Can schools lead the way in improving city life?
The other day, a close friend of mine, who’s a school-teacher, shared an anecdote about one of her students whose parent complained that a classroom lesson involving mangoes was “too complicated.”
Apparently, the kid in question had only ever seen the fruit served in pieces at the dining table, and found the whole fruit confusing. I laughed it off at the time as an amusing piece of hyperbole. I sat in traffic for an hour, staring out at an ugly, grey, treeless city leering from behind a fug of smoke and dust.
I went shopping, and browsed the supermarket aisles that boasted pre-cut fruits and vegetables wrapped in plastic. When I went online, my newsfeed was flooded with memes, because that is apparently how people these days cope with an increasingly stressful and unpredictable world. The story of a child unable to recognize a fruit began to seem less and less ludicrous.
I’m what they call an “elder millennial.” This means I actually have memories of things like rotary phones and entire neighbourhoods consisting of single-unit housing with lawns. I remember when Gulshan had the green roundabouts in lieu of the smart traffic intersections, and when Chandrima Uddyan breathed green life into the city in the spot where Bashundhara City stands.
The apartment boom in the mid-90s, the arrival of the global franchises at the turn of the century, and the start-up explosion that took place in the decade gone by have given us many wonderful perks, but at what cost? Our air is unbreathable, our food is adulterated, and our mental health at breaking point.
As it happens, Dhaka isn’t the only city in the throes of an urbanization burnout. Pretty much all big cities have undergone, or will undergo this at some point or the other. The obvious answer to the dirty air and traffic stress is to create more access to green spaces, and that is the route many cities have taken.
Seoul and Nairobi might be worlds apart in terms of economy and development, but they’ve both recognized the need for green and planted entire forests in their urban areas to give their residents a chance to recharge and stay sane. Of all the big plans for the upcoming Mujib Centennial celebrations, the pledge by the authorities to plant 10 million trees in Bangabandhu’s name is one that stands out for being truly admirable. But is it enough?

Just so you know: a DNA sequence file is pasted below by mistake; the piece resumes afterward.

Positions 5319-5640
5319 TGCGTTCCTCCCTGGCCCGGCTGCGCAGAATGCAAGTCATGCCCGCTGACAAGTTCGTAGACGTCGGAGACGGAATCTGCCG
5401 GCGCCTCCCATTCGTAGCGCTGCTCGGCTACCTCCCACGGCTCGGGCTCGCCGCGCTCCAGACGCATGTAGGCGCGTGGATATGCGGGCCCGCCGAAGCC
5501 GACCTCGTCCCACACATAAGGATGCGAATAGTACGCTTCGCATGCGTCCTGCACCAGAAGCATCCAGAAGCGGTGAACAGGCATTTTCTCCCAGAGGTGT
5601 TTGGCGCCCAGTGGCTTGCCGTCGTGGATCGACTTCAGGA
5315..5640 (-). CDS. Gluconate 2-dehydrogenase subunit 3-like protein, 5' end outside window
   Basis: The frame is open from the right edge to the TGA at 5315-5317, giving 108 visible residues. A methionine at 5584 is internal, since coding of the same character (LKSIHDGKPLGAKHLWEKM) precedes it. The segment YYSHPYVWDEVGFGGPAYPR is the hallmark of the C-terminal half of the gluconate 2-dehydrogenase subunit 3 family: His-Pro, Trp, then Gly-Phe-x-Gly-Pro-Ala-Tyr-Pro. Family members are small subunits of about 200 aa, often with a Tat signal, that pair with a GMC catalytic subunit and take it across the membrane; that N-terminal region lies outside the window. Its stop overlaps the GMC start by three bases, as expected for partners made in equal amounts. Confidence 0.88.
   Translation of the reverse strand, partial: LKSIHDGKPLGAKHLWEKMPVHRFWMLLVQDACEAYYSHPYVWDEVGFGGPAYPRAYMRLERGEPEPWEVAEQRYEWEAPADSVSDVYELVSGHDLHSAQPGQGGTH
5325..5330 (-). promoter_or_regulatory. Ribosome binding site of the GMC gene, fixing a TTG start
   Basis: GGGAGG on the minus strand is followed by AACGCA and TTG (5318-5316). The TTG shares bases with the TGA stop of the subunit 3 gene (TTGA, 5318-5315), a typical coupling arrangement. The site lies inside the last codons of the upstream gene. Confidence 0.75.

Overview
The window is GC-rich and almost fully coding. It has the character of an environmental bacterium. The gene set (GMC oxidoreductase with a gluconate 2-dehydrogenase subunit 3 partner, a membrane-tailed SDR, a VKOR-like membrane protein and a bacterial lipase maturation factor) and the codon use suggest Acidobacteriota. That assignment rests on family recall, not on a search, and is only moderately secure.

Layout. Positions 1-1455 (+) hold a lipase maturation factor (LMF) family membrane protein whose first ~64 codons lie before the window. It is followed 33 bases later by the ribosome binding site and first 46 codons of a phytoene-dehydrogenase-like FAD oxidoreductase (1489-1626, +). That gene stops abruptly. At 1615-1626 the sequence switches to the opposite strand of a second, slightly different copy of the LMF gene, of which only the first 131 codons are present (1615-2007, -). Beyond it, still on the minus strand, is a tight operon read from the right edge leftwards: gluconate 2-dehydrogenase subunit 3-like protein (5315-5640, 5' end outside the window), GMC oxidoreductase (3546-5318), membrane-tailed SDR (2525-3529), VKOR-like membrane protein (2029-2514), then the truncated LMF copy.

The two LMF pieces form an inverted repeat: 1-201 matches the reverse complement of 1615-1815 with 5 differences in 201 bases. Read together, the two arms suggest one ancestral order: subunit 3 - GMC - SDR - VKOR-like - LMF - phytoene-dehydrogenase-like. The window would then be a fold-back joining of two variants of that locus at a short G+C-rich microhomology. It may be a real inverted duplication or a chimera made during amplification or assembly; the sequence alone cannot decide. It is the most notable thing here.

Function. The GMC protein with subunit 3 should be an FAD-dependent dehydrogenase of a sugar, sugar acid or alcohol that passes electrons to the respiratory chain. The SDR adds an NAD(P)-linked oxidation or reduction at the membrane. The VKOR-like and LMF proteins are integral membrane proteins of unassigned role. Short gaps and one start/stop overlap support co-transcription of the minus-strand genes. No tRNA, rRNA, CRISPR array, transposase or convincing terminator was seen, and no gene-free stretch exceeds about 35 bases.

We might be suffering from a shortage of space in this densely populated city of ours, but there are programs around the world that are already addressing that issue, and using ingenious technology to tackle a multi-faceted problem at once: By introducing hydroponic farming to schools.
How this works is, the schools install high-tech vertical indoor farming units inside their buildings, which use LED lights and nutrient-rich water to produce high yields of vegetables. The students (who are as young as eight years old) are taught how to grow food, and the school hosts farm sales days where they sell the vegetables. Some schools go on to use the produce to supply their cafeterias with organic food.
The benefits of these initiatives are multi-faceted. In addition to encouraging practical applications of science, technology, engineering, and math (STEM) concepts, and building problem-solving skills and empathy, one can tailor the program for any age, broadening the scope to include not only basic plant science, but also sustainability, and even commerce and marketing.
There is room to incorporate a competitive element to it, as there is for collaboration. The educational benefits aside, it has been proven that gardening, and working with plants helps alleviate stress and reduce anxiety, and having plants indoors is a great way to reduce indoor pollution.
Perhaps the biggest benefit to city kids in Bangladesh would be to break down classist stereotypes around food production, because food is a universal need, and the availability of healthy sources of nutrition is and should be a collective concern.
Bangladesh already has a growing hyroponic agriculture scene, with groups on Facebook where enthusiasts exchange stats and tips. Some have even included aquariums into their systems to cultivate fish alongside crops. The methods vary, and the systems can be scaled up or down and tweaked to produce not just food, but flowers and medicinal plants.
Now, more than ever, we are in need of informed leaders and policy-makers who can put the sustainability of our future before their immediate consumerist interests.
Although, at present, the initial set-up cost is still a little high, the maintenance isn’t costly, and the rewards outweigh the risks. By investing a little to bring the system, and along with it, the culture, into our schools, we can actually create a whole generation of leaders ready to face the future in a dynamic and sustainable way.
Sabrina Fatma Ahmad is Features Editor, Dhaka Tribune.